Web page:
Derivative markets are essentially investment markets that deal with the buying and selling of derivatives. For a lot of novice investors and traders, derivatives may not likely be the first financial instruments that they may want to engage in since it can be quite complex to understand at the onset. Gaining more understanding about derivatives and how the market works can help improve one’s success in terms of investing in it.

What Are Derivatives?

Derivatives are financial instruments that get their value or part of their value from another underlying security or financial instrument. Values of derivatives are also based on several underlying variables. By putting it another way, a derivative is a contract where the gains may depend on the behavior of a certain benchmark or variable. The most common of derivatives include futures, swaps, options and may also include other tradeable securities such as stock and commodities.

Categories For Derivatives

In essence, derivatives are categorized broadly in four ways- the type of underlying asset, the relationship between the underlying asset and the derivative, market they trade in and how their payoff’s are made. Another thing that investors and traders should know is that derivatives are mainly traded as a means to transfer or reduce risk. Derivatives can either be used to speculate on certain securities or as a means to hedge risk or limit losses.

Major Classes Of Underlying Assets For Derivatives

The derivatives market is known to make use of five major underlying assets. The largest class so far in the derivatives market deals with interest rate derivatives. This is a type of derivative where the underlying asset is the right to pay or get a notional amount of money at a specified interest rate. Another underlying asset used in derivatives is currency exchange. A foreign exchange derivative is a type of derivative where the underlying asset may either be a particular currency or its exchange rate.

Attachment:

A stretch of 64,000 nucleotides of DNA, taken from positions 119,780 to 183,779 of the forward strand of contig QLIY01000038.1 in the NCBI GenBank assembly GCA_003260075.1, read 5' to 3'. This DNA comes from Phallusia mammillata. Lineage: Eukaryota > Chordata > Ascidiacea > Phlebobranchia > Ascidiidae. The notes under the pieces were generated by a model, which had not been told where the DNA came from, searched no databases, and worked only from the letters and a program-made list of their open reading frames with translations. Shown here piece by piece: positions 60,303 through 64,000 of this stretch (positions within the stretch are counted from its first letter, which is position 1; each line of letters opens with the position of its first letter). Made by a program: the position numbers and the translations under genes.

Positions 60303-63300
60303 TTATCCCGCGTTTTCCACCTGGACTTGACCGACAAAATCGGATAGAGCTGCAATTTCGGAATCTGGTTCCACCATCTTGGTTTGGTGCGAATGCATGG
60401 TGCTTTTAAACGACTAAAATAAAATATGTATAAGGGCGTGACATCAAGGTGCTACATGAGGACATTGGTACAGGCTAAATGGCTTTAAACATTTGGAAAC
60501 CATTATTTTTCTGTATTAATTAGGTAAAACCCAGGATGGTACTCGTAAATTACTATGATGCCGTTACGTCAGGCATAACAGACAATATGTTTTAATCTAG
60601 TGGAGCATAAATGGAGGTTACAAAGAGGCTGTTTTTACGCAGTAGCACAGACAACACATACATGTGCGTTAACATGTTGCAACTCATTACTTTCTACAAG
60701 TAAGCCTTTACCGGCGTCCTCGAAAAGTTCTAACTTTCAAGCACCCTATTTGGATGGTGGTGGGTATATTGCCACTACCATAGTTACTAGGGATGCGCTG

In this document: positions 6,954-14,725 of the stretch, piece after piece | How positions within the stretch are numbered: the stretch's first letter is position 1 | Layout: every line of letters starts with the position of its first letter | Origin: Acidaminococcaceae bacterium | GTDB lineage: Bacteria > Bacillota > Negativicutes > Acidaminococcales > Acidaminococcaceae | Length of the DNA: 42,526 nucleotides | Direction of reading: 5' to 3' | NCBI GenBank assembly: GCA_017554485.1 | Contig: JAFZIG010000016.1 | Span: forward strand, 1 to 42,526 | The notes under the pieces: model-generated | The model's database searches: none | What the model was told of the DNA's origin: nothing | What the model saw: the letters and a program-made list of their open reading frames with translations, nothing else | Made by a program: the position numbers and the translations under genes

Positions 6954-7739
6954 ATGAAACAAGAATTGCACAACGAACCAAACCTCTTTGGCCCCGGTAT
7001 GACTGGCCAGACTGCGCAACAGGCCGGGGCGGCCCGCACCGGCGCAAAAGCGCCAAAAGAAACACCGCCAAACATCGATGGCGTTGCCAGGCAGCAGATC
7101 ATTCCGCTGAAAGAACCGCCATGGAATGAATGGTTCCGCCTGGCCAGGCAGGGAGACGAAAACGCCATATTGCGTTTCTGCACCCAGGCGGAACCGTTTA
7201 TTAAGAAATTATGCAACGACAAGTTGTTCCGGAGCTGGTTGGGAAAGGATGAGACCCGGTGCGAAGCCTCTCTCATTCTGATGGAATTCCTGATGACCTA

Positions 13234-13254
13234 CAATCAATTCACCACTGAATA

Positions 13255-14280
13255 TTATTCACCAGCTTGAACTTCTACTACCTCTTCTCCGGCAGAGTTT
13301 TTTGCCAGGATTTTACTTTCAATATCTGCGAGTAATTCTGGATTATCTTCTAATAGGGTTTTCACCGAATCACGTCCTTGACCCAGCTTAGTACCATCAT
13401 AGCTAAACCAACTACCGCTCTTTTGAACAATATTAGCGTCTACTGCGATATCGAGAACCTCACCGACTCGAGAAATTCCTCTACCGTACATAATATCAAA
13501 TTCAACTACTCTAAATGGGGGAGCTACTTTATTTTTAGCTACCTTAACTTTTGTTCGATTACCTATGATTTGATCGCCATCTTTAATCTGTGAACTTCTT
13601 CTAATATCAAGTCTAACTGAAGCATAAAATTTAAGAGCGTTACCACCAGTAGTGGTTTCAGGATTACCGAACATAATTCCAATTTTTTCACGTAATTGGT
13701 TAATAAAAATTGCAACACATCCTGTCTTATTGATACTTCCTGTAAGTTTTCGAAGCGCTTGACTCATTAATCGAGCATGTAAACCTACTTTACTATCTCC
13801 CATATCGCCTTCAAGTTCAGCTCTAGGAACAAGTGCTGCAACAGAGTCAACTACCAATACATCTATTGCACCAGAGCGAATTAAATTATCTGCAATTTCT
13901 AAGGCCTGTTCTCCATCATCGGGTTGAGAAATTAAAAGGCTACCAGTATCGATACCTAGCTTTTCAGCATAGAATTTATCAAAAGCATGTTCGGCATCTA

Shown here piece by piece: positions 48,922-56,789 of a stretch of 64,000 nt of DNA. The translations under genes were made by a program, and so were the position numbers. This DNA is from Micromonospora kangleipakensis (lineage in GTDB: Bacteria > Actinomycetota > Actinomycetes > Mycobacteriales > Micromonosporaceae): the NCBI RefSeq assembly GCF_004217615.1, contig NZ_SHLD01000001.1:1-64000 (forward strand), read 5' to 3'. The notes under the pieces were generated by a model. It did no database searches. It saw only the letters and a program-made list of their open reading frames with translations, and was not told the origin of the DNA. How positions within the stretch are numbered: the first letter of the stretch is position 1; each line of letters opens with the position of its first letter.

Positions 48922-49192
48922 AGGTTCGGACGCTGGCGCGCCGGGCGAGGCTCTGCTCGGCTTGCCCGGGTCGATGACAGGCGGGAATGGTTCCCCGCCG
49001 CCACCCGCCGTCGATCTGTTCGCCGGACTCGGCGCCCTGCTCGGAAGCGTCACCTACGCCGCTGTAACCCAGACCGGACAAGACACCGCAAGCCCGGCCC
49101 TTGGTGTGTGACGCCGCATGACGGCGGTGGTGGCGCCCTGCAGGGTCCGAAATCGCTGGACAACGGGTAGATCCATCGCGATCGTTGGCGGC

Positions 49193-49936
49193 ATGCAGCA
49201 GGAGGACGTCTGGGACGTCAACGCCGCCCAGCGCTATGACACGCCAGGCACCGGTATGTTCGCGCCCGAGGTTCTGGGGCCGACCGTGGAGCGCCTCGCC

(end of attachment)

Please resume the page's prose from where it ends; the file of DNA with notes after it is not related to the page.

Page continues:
Still another major class of underlying asset for derivatives in the derivatives market is the credit derivative. This is a type of derivative where the underlying asset is the credit risk of a particular entity. An equity derivative, on the other hand, is a class of derivatives where the underlying asset is derived from one or more equity instruments. Common examples of equity derivatives are options and futures.

Derivative Market Types

There are essentially two known types of derivative markets. One form of the derivative market deals with OTC or over-the-counter derivatives. These are contracts that are directly traded and negotiated between two parties without having to go through an exchange or an intermediary. The usual players in an OTC derivatives market are investment banks and large hedge funds.

Another type of market for derivatives are those that trade derivatives through specialized derivatives exchanges. A derivatives exchange is a market where traders buy and sell standardized contracts defined by the exchange. One advantage of such a market is that the transactions are being regulated up to a certain level which may benefit both parties involved in a derivative contract.